Epidemiology Career & Certificate
How would you like a job where every day brings a new and challenging medical mystery?
Half a hundred elementary school children are suddenly affected by cramps and nausea…600 people in a single community are stricken with tuberculosis…A woman is attacked by flesh-eating bacteria…
No, it’s not the X-files. These are real-life cases that epidemiologist Dr. Kathy Gensheimer has encountered—and solved—in the course of her public health career, which was profiled by Tom Weber in the Bangor Daily News.
Weber quotes Gensheimer as saying, "Public health really grew on me. Instead of having an individual as a patient, I had a whole community as my patient. The idea was to do the most I could to help the greatest number of people, and it was exciting to intervene to help stop unnecessary illness and unnecessary death."
Stopping unnecessary illness, as Gensheimer puts it, could be seen as the key element that differentiates the public health model from the medical health model. Medical health focuses on reversing or curing disease after it has occurred, while public health is interested in preventing the causes and conditions.
Public health has five core concentration areas, of which epidemiology is one. An epidemiologist works to investigate the causes of food poisoning, influenza and other outbreaks, and to halt their spread. In addition, epidemiologists do ongoing fieldwork to explore the causes of disease or injury, understand the risks, and identify most at-risk population segments. Their jobs have much in common with detective work, and they are often dubbed “disease detectives.”
What Makes An Epidemiology Career So Appealing?
- Oversee public health programs, including statistical analysis, health care planning, surveillance systems, and public health improvement.
- Investigate diseases or parasites to determine cause and risk factors, progress, life cycle, or mode of transmission.
- Plan and direct studies to investigate human or animal disease, preventive methods, and treatments for disease.
- Plan, administer and evaluate health safety standards and programs to improve public health, conferring with health department, industry personnel, physicians and others.
- Provide expertise in the design, management and evaluation of study protocols and health status questionnaires, sample selection and analysis.
Could A Career In Epidemiology Be Right For You?
View this short Epidemiology Career Video that offers insights into the many different career paths embodied in this exciting, critical health profession. Epidemiology can be an intense field, as you’ll be working with controversial topics and facing public scrutiny. For example, the elementary school children that Gersheimer investigated turned out to be suffering from an overdose of sodium fluoride. You may recall reading heated debates about the pros and cons of sodium flouride water treatment in the news. Could you handle the challenges implicit in working in a controversial area like that? Could you cope with the responsibility of publicly reporting your research on worldwide epidemics like swine flu, avian flu and mad cow disease? Would you enjoy a job in which your decisions affected the health of hundreds or even millions of people?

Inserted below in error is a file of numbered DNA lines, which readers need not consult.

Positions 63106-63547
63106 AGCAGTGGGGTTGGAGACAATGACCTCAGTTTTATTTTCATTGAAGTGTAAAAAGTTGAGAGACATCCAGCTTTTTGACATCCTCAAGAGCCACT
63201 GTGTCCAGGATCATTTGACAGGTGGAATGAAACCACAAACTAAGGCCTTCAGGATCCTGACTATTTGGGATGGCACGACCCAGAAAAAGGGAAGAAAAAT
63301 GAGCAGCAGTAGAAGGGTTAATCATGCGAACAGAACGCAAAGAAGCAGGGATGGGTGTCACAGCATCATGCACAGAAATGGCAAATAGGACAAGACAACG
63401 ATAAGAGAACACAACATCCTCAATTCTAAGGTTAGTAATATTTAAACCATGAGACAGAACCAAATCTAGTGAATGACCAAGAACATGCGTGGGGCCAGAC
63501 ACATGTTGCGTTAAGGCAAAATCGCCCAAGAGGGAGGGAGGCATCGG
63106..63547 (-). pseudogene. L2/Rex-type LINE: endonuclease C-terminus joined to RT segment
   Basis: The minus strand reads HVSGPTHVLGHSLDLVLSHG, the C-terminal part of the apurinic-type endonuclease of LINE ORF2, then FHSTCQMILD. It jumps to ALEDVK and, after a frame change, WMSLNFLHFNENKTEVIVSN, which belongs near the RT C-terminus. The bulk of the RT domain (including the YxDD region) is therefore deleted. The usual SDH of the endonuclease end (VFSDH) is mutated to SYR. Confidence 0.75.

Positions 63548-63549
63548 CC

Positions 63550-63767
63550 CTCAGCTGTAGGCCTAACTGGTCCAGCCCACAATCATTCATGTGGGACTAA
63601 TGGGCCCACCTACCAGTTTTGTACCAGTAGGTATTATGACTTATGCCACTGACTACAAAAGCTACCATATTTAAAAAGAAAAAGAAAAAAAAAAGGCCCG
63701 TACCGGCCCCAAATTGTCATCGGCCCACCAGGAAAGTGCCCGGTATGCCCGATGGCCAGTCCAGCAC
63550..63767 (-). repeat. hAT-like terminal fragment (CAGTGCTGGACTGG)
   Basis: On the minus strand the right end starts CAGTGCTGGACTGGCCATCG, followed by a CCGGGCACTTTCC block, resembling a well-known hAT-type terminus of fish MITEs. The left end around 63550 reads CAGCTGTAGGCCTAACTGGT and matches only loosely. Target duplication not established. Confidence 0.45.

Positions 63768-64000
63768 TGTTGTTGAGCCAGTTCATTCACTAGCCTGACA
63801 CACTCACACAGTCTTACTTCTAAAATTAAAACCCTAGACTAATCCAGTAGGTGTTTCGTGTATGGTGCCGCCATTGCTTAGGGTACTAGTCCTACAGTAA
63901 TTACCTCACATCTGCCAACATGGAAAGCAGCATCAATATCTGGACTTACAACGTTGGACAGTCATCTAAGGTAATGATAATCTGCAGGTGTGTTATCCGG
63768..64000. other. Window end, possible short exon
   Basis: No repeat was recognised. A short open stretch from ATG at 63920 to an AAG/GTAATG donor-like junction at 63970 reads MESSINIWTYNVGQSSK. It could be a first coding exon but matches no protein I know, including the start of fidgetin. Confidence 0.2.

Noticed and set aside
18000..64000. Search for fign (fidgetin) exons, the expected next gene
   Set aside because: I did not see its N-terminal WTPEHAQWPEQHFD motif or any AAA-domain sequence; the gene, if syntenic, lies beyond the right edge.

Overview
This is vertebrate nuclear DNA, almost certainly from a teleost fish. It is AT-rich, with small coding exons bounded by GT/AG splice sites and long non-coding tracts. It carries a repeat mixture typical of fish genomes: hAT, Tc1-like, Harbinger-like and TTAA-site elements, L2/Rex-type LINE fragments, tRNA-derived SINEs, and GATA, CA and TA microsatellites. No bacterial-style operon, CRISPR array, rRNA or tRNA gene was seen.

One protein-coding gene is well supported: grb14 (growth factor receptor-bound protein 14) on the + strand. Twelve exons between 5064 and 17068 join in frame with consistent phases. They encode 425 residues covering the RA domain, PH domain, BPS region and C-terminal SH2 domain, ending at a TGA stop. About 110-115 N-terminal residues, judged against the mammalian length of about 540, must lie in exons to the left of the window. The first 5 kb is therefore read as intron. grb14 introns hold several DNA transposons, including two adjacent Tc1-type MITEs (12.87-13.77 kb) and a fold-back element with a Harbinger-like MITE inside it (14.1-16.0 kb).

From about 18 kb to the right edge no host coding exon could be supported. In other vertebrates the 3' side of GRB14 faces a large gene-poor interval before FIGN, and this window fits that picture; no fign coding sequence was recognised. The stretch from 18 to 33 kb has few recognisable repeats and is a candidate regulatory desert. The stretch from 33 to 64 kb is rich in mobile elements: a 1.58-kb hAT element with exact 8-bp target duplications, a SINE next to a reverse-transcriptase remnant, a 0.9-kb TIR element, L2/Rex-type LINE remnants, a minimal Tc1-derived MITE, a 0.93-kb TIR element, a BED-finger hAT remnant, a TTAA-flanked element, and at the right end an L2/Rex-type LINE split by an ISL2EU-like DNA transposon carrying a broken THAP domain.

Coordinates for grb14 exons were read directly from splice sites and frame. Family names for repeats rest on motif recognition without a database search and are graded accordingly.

If you think you could handle the challenges of a career in epidemiology, the next thing to do is look into getting the proper training and certifications. The first step towards pursuing a career in epidemiology requires a bachelor’s degree, preferably with a background in any of the health sciences, biology, or nursing. After graduating from college, the next step is to earn a master`s degree in public health at an accredited school of public health.
Health professionals from diverse backgrounds such as policy makers, physicians, Nurses, clinical research professionals, microbiologists, and health educators who are interested in epidemiology also have the option of earning a professional Certificate in Epidemiology & Biostatistics which provides research-oriented training in the theory and tools of core public health disciplines without the need to obtain a Master’s in Public Health degree.
Epidemiology is an interdisciplinary field, meaning that it crosses traditional disciplinary boundaries and involves diverse fields of study. You will study quantitative skills such as biostatistics and computer applications. You’ll also learn a vast array of methods to foster health promotion and disease prevention and to evaluate the quality of health care.
Online Public Health Degree Programs Can Get You There Faster
Like many students who want to pursue a public health career, you may be weighing the benefits of an online degree. An online public health degree or epidemiology certificate program will enable you to earn your degree faster so you can get out there and make a difference in the real world. You’ll also save money and enjoy the convenience of studying from home, while applying your new understanding and insights to the community in which you live.
Never before has disease prevention and health promotion been more important. As world events develop, with the added threat of bio-terrorism and other emerging public health issues, those who can apply knowledge gained through research to real-world problems are in great demand across all sectors: healthcare, pharmaceuticals, governmental & non-governmental agencies, business and academia.
Remember smallpox? One of the most deadly and fast-spreading diseases in history, it was wiped off the face of the earth by epidemiologists by 1980. If you decide to pursue a career in epidemiology, you could be playing a role in the next revolutionary landmark in disease prevention. Mystery, excitement and controversy: they’re all in a day’s work for an epidemiologist.
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- Master of Public Health: Nutrition
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